“You scratch my back and I’ll scratch yours” is an example of a promise—a commitment to do something that helps another person if that other person first does something to help you. A promise can also help players escape the PD.

The Prisoner’s Promise

If you don’t confess, I promise that I also won’t confess. However, if you do confess, then so will I.

Suppose that P2 makes this promise and P1 believes it. P1’s choice is then between 10 years in jail (if both confess) or 5 years in jail (if neither confesses), and he will choose not to confess. PD solved! See Figure 2. But what if P1 does not believe P2? If P1 feels that P2 will break his promise, P1 will confess and both will go to jail for 10 years. Still locked in the dilemma!

Figure 2
  • Figure 2
  • The Prisoner’s Promise allows the players to “escape” the PD. This figure shows the “game tree” of the PD when one player (Prisoner #1) moves first and the last-mover (Prisoner #2) is able to commit to the Prisoner’s Promise. Everything shown in red is for Prisoner #1, while everything in black is for Prisoner #2. The game proceeds from left to right. The choice that each player makes at each “decision node” is shown with a thick arrow, while the choice they do not make is shown with a thin line. The predicted outcome—that neither confesses and both serve 5 years in jail—is circled.

How can you make sure that others believe you when you make a promise? The simplest and most powerful approach is to be an honest and honorable person. If others know that “your word is your bond” and that you care about your personal reputation, they will trust you to do what you say. You can then fully use the power of promises, to escape the PD in your own life and to make yourself and everyone around you better off.

Suggested Further Reading

This article discusses two ways to escape the PD—by either changing what motivates players or by committing to a promise. However, there are in fact five different “escape routes” from the PD. For more on this and other game-theory topics, see my book Game-Changer and the other suggested readings listed below.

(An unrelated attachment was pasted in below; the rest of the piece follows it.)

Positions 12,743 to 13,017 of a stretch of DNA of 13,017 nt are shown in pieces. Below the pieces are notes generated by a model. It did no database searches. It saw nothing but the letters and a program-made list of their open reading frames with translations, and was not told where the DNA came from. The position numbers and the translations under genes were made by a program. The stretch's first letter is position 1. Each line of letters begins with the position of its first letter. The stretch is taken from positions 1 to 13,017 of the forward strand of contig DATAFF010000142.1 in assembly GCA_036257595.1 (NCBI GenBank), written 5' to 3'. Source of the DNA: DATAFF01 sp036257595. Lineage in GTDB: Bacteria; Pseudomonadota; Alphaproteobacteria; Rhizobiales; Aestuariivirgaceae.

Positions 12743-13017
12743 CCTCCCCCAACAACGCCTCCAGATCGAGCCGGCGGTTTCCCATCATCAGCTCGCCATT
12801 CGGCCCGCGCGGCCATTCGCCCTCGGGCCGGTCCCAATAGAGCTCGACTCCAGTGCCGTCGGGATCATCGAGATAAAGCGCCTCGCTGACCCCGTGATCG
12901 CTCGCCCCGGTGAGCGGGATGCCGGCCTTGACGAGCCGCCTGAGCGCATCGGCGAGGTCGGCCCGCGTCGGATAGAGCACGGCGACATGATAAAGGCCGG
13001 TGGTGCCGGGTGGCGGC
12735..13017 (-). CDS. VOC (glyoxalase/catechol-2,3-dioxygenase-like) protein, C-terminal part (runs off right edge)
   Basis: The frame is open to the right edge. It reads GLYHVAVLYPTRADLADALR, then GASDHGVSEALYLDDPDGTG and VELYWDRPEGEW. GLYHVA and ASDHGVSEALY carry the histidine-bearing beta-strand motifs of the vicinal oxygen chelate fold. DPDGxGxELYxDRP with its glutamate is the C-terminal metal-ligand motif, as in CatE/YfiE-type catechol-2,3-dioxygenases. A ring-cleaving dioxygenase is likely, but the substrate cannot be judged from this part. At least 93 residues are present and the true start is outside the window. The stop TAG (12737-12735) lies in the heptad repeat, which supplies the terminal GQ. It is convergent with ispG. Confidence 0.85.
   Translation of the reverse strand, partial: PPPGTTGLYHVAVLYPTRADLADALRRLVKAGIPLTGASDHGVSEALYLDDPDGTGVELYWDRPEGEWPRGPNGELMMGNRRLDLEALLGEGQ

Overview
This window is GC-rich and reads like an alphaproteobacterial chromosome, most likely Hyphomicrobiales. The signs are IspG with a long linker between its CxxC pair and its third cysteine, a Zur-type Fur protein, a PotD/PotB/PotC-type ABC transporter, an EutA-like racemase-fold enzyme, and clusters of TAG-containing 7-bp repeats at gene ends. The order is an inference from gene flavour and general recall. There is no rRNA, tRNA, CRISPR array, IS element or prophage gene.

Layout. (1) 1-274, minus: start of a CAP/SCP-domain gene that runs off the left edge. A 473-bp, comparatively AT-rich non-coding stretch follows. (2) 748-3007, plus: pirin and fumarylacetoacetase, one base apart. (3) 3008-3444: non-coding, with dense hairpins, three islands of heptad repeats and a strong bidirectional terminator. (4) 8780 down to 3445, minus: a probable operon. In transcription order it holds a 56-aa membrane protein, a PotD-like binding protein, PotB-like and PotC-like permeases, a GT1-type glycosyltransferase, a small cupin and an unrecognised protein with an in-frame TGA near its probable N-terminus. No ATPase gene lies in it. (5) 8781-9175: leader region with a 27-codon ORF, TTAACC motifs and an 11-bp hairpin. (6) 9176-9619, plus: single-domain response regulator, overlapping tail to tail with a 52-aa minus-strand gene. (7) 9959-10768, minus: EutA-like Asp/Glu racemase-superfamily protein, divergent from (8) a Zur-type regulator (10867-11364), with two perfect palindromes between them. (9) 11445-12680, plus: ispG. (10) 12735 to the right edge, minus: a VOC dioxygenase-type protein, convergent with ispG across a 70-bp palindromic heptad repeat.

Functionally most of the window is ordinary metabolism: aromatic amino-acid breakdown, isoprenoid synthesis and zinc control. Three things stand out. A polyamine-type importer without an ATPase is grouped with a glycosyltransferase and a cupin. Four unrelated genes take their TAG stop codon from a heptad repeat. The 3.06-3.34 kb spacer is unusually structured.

Books that provide easy-to-read introductions to game theory:

  • “Game-Changer: Game Theory and the Art of Transforming Strategic Situations” by David McAdams, 2014

  • “Thinking Strategically: The Competitive Edge in Business, Politics, and Everyday Life” by Avinash K. Dixit and Barry J. Nalebuff, 1991

Books that dig into important applications of game-theory ideas:

  • “Getting to YES: Negotiating Agreement Without Giving In” by Roger Fisher and William Ury, 1981

  • “Who Gets What—And Why” by Alvin E. Roth (winner of the Nobel Prize in Economics), 2015

My favorite game-theory textbook:

  • “Games of Strategy, fourth edition” by Avinash Dixit, Susan Skeath, and David H. Reiley, Jr., 2015

Conflict of Interest Statement

The author declares that the research was conducted in the absence of any commercial or financial relationships that could be construed as a potential conflict of interest.


[1] One of Tucker’s PhD students, John Nash, went on to win the Nobel Prize in Economics for his contributions to game theory. The Oscar-winning movie “A Beautiful Mind” tells the story of Nash’s life during the years when he was Tucker’s student at Princeton, with Russell Crowe starring as Nash.